http://www.digitaljournal.com/article/338672

Selby and Murphy to contest UK snooker final

Posted Dec 9, 2012 by Tim Sandle
Mark Selby, former world number one, will battle with Shaun Murphy, former world champion, for snooker's UK championship.
Mark Selby
Mark Selby
PR / Mark Selby
Snooker's UK championship is one of the most prestigious events on the circuit, standing second to the world championship. This year's final, World Snooker reports, sees two English players battling over a best-of-nineteen frames match: Mark Selby and Shaun Murphy.
This year's tournament is sponsored by William Hill (a UK gambling chain) and is taking place at the Barbican Centre in York. Last year the event was won by Judd Trump. In attempting to defend his title Trump went out in the first round.
To reach the final , Selby defeated Michael White 6-3, Ryan Day 6-4, and former world champion Neil Robertson 6-4. In his semi-final, the BBC summaries, Selby powered past Michael White by 9 frames to 4.
Selby won the first session of the semi-final 6-2 and completed a straightforward victory in the second session. En route to victory, Selby compiled a break of 121. Selby scored 901 points to Davis' tally of 487.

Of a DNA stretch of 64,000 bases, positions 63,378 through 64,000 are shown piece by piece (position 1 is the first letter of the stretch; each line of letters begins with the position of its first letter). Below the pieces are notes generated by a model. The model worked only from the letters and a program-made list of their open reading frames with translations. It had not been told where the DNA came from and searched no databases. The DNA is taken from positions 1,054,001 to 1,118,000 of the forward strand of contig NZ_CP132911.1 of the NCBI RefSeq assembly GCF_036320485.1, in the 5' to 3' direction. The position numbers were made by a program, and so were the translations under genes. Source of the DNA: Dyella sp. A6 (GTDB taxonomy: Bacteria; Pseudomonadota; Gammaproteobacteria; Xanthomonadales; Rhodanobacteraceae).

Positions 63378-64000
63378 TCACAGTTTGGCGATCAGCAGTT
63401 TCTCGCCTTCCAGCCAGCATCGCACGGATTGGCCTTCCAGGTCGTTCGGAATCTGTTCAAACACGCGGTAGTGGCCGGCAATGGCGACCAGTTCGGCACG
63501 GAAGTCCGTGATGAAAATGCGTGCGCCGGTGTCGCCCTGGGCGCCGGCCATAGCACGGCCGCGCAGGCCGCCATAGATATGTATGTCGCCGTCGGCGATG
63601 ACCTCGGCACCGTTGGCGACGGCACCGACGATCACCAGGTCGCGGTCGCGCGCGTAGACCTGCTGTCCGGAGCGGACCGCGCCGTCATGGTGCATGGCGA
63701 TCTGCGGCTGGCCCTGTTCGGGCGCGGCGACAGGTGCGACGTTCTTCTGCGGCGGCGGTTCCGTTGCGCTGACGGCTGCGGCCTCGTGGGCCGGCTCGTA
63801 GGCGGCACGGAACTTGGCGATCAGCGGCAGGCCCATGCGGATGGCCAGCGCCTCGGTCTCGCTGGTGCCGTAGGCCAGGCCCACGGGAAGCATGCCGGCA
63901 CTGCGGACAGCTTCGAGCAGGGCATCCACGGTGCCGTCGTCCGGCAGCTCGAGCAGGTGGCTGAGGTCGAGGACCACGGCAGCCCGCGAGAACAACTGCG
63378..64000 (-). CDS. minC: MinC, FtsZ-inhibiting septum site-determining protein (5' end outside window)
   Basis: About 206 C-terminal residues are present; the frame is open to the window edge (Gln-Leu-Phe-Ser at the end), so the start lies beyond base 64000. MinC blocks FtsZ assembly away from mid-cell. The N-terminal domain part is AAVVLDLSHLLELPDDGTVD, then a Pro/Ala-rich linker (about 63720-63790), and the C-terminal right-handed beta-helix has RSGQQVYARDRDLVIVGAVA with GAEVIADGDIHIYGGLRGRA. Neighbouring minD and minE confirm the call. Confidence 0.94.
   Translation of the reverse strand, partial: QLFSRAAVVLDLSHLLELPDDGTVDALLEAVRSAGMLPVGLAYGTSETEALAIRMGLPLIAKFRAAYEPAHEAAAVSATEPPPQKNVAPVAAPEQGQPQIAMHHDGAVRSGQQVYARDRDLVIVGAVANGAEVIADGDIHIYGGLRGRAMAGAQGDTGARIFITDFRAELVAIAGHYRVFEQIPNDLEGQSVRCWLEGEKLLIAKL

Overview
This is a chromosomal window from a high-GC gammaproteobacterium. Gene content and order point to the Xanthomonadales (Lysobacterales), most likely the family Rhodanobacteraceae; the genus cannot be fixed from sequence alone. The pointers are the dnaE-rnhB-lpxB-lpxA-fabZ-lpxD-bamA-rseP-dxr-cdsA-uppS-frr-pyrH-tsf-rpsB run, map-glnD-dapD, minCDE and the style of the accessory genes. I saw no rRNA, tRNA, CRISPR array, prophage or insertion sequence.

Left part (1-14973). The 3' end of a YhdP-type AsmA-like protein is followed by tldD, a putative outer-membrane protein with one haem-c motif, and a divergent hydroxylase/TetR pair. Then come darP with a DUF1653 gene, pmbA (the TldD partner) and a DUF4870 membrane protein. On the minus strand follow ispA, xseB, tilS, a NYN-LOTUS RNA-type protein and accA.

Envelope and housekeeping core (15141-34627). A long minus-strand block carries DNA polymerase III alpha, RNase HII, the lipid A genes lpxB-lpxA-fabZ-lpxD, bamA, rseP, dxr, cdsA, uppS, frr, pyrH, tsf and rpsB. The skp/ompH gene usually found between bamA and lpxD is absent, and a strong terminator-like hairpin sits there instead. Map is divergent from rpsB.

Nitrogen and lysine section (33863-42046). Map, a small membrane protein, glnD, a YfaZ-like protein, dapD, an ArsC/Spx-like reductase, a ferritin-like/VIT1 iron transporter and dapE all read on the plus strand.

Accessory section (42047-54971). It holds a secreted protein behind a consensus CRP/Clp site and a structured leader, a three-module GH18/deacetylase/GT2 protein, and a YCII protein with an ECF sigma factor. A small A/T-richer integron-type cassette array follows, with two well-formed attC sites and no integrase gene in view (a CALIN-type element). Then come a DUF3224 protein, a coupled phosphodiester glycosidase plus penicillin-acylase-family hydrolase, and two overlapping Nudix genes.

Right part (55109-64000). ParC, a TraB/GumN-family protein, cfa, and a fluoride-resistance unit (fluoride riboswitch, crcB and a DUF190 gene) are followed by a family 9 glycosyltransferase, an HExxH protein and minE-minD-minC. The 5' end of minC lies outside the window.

Murphy's route to the final consisted on wins over Robert Milkins 6-3, former world champion Graeme Dott 6-2, and Belgium's teenage sensation Luca Brecel by a narrow margin of 6-5.
Murphy's semi-final match was a tough and closely contested affair against Ali Carter, according a BBC match report. Murphy fought back form 4-8 down to defeat Carter 9-8. In the course of the game, both players compiled century breaks with Murphy having a run of 105 and Carter one of 101. In total Murphy scored 863 points to Carter's 818.
The final promises to be an interesting, and most likely tightly contested affair. It will be referred by Leo Scullion. Selby is the favorite with the betting odds to win the title, according to Pro Snooker at 8/11 on. With the prize money, the winner will earn £125,000 (around $200,000) and the runner-up will receive £50,000 ($80,000).